Bodhi v2.0 will be implemented in TurboGears2, using SQLAlchemy for an ORM, Mako for templates, and ToscaWidgets2 for re-usable widgets. It will be hook-based and plugin-driven, and will be completely distribution agnostic. Another important goal will be AMQP message-bus integration, which will allow other services or users to react to various events inside of the system as they happen.

So far I've ported the old DB model from SQLObject to SQLAlchemy, and have begun porting the old unit tests, and writing new ones. Come the new year, I'll be giving this much more of my focus.

During the hackfests I got a chance to talk to Dennis Gilmore about various improvements that we need to make with regard to the update push process. It was also great to talk to many different users of bodhi, who expressed various concerns, some of which I've already fixed. I also got a chance to talk to Xavier Lamien about deploying Bodhi for rpmfusion. On the bus ride home I helped explain to Mel how Bodhi & Koji fit into the big picture of things.

During the BarCamp sessions I also attended a session about the Update Experience, where we discussed many important issues surrounding updates.


So I got a chance to finally meet Sebastian Dziallas, of Sugar on a Stick fame, and was able to fix a few liveusb-creator issues on his laptop. I ended up pushing out a new release a couple of days ago that contains some of those fixes, along with a new version of Sugar on a Stick.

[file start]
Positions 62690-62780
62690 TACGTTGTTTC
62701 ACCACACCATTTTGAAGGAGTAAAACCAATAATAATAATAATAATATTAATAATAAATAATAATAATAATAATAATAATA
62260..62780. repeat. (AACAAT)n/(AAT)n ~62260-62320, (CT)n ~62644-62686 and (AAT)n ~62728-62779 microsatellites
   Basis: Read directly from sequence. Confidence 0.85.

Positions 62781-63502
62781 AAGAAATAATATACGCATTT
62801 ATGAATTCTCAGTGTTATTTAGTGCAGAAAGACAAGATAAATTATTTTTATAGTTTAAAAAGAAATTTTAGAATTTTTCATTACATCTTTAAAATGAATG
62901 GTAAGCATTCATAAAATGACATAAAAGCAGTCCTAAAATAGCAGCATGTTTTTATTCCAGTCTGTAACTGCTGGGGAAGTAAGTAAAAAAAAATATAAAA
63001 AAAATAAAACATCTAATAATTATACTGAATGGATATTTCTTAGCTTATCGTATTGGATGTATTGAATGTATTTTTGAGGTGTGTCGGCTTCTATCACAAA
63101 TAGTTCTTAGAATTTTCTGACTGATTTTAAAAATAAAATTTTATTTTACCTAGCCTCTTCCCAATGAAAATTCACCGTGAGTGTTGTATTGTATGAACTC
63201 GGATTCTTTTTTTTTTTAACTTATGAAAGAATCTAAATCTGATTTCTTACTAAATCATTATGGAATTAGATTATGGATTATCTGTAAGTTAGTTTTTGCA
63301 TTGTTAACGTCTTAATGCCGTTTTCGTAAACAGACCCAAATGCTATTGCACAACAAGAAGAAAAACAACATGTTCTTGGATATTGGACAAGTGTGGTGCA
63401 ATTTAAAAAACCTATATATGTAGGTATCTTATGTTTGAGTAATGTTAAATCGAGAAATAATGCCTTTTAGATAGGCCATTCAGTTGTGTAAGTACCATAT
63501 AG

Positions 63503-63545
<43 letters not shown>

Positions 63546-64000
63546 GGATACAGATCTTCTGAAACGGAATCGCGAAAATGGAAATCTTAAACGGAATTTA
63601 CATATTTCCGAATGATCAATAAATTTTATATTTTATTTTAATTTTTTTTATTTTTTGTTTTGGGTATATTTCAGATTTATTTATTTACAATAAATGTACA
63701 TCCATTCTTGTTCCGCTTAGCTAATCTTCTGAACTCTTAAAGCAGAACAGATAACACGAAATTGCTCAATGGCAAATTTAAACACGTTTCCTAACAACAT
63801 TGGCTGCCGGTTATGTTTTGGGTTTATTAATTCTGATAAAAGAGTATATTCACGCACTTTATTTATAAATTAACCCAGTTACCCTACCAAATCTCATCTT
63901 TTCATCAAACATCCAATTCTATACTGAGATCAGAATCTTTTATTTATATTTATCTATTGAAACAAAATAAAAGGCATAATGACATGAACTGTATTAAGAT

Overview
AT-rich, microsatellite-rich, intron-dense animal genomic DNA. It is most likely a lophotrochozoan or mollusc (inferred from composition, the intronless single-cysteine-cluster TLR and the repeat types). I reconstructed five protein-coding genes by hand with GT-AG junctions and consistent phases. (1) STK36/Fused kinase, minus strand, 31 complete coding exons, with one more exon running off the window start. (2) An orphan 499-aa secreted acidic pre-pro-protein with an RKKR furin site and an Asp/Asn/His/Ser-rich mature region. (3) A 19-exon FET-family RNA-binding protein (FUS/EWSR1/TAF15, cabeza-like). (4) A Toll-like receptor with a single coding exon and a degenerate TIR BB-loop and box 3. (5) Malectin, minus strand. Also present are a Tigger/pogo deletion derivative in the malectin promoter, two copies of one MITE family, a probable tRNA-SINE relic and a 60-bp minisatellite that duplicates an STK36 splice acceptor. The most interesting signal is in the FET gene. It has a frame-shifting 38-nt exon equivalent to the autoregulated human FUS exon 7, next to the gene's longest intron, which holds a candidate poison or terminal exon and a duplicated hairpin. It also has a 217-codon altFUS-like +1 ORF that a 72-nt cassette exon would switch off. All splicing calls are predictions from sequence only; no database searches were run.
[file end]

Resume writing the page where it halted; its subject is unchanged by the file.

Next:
The liveusb-creator has been catching a lot of press recently (see the front page for a list). Not only did it have a 2 page spread in Linux Format, but it was also featured in this weeks Wired.com article New Sugar on a Stick Brings Much Needed Improvements. Rock.


There was lot of brainstorming done by Dave Malcolm, Colin Walters, Toshio Kuratomi, Bernie Innocenti, I, and many others about various improvements that we could make to the Python interpreter. From speeding up startup time by doing some clever caching to potentially creating a new optimized compiled binary format. We also looked into how WebError/abrt gather tracebacks, and discussed ways of enabling interactive traceback debugging for vanilla processes, without requiring a layer of WSGI middleware.